It's not without caveat though. While the E1 shows that Creative can do simple, the Roar is a mix of over-thought features and understated design. It's progress for sure. The build quality of the Roar definitely makes it a desirable object. It's easy to use, and fills a modest- to decent-sized room with sound quite easily. But Life-Saver mode (there are, in fact, two Life-Saver modes; don't ask me the difference) isn't the only superfluous functionality. There's a bedtime mode (that gradually lowers the volume) as well as an alarm (as in SIREN, not wakey-wakey) that I'll never use. Ever.

Look past the fancy-dress features, though, and you'll find some genuinely useful ones. The rechargeable battery sets it free from outlets and can also charge your phone. You can also play music from, and record directly onto (via the mic, aux and Bluetooth inputs) microSD cards. There's even an option to have two devices connected via Bluetooth at the same time. That's not bad. You can also plug your PC into it directly, or use it as a hands-free device with your phone. Vitally, there's support for higher-quality audio codecs such as aptX. None of these features is necessarily revolutionary on its own, but they're all there, and out of sight, neatly tucked around the back for the most part. Some of them are features you won't find on pricier, big-name competitors. As much as the younger version of me wants to dislike the product, it's hard to ignore that the company is at least trying to adapt.

As much as the younger version of me wants to dislike the product, it's hard to ignore that the company is at least trying to adapt.

I plug another set of headphones into the E1. As a much more expensive set, the different impedance makes them much quieter. Or it doesn't. Once again, I really need to force the connector in for it to sit properly -- it's very "snug." At least it's not too loose; that'd be much more annoying. The impedance is making a difference, but the sound is still impressive. Robust. Dynamic. As is the sound you get from the Roar (in Bluetooth speaker terms). Both do feel slightly augmented around the usual mid-bass and top-end frequencies (even before you press the "Roar" mega-bass button on the SB20), something that's not uncommon in either category.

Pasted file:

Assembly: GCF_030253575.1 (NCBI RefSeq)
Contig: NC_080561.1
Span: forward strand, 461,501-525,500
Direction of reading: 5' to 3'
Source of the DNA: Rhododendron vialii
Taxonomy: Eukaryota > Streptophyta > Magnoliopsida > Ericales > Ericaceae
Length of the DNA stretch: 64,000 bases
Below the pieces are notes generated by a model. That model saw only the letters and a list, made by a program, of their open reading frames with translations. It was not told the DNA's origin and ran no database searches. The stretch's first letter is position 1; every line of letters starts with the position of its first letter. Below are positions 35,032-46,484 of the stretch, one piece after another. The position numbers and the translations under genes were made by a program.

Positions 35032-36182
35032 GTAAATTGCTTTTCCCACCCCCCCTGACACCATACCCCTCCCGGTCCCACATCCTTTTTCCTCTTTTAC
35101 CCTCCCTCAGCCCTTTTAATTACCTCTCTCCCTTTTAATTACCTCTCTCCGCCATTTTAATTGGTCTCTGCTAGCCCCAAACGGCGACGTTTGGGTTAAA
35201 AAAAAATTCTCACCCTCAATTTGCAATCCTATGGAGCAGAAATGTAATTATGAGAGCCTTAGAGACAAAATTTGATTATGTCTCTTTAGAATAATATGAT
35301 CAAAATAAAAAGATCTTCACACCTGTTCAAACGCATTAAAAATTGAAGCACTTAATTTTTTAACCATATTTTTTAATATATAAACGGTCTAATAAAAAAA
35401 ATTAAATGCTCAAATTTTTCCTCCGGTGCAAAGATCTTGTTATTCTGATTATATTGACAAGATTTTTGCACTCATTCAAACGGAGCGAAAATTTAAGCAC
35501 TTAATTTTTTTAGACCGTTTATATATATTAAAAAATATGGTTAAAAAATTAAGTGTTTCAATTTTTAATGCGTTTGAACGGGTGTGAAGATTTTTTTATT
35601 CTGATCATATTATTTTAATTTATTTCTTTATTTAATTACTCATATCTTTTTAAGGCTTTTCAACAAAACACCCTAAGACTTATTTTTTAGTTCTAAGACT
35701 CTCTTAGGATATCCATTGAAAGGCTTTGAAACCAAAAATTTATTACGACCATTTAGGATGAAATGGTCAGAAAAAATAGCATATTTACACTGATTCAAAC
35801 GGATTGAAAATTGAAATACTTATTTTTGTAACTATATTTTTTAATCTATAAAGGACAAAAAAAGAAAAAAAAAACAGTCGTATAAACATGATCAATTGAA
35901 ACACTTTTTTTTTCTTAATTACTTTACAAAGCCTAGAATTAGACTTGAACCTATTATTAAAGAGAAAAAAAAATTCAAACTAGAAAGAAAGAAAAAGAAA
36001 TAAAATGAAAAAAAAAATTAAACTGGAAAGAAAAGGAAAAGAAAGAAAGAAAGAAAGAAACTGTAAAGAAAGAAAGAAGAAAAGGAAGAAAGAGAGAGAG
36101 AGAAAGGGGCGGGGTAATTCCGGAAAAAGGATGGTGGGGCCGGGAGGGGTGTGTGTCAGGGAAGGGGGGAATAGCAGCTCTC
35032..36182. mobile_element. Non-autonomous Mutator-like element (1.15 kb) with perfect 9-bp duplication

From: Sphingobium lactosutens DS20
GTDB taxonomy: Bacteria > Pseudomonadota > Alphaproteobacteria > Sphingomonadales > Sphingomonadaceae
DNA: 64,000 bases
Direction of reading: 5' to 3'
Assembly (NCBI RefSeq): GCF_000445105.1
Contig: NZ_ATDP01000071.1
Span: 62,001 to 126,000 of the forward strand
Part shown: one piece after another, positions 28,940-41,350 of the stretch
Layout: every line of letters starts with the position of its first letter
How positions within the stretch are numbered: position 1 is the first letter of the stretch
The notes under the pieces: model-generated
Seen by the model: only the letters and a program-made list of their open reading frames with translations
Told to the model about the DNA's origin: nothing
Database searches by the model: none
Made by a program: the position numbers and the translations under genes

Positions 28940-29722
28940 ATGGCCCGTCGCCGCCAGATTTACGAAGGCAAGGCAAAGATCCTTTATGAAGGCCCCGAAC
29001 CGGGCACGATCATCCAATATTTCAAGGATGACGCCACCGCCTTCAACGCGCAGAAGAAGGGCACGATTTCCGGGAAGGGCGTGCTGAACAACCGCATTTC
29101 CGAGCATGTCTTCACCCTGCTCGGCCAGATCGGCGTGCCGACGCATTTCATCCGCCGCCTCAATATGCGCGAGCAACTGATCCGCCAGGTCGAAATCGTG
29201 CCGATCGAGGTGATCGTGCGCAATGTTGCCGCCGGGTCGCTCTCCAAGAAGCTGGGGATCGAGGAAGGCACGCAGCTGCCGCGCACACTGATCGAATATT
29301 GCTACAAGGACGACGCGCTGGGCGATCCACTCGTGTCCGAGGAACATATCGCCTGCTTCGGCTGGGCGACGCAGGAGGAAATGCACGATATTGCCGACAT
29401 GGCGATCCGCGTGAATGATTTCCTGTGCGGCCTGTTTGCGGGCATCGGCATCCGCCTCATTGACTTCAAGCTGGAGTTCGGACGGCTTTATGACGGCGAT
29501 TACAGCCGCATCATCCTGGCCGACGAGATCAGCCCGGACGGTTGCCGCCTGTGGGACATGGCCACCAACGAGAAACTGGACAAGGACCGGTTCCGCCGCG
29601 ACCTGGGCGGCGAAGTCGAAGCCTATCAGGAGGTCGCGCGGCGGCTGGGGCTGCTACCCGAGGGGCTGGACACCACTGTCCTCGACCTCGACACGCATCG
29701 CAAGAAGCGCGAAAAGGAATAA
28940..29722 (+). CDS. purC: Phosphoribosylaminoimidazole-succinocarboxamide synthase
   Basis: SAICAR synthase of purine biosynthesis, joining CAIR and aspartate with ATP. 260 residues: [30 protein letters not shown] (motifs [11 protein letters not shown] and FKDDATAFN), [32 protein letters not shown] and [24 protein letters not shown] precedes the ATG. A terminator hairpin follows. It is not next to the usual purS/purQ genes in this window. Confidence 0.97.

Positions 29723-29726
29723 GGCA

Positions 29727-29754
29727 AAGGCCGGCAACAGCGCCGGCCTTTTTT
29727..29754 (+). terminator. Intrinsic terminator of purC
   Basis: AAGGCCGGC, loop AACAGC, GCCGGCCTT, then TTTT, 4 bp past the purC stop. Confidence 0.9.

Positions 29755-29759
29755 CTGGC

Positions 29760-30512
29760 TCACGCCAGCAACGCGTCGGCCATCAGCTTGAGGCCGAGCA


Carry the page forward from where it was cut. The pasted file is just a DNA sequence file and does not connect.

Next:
Of course, we're talking about a $50 peripheral, and a Bluetooth speaker. These are for kitchens, desks, those times you're out on the move, etc. A little nudge on certain frequencies probably helps it cut through the sound of the copy machine, or traffic noise, right? For some reason, it seems our brains are programmed to interpret such adjustments as audio "depth" and "sparkle" if we're not paying attention, and manufacturers like to exploit this. For casual listening, it mostly doesn't offend. Dare I say, for my particular listening habits, it works?

So, what's so different about Creative in 2014? Why am I easing up on an old foe? It's hard to put my finger on it, but it feels like the company might be finally shedding its dated, old approach and dabbling with a more contemporary strategy. These newest products hint at a new direction, one that is adapting to current user needs and expectations. There's still a tendency to overcook it. Features like Life-Saver mode are distractions from products that show enough promise in their core functionality alone. But, if we're to truly be friends again, Creative, I'd love to see more focus on the strengths (the build and design of the Roar are solid) than the addition of bullet points on the feature list. Somewhere between the E1 and the Roar, there's a sweet spot, and I really hope you find it. But, most of all, I'm happy there are no more drivers to deal with.


A PC component maker in a post-PC world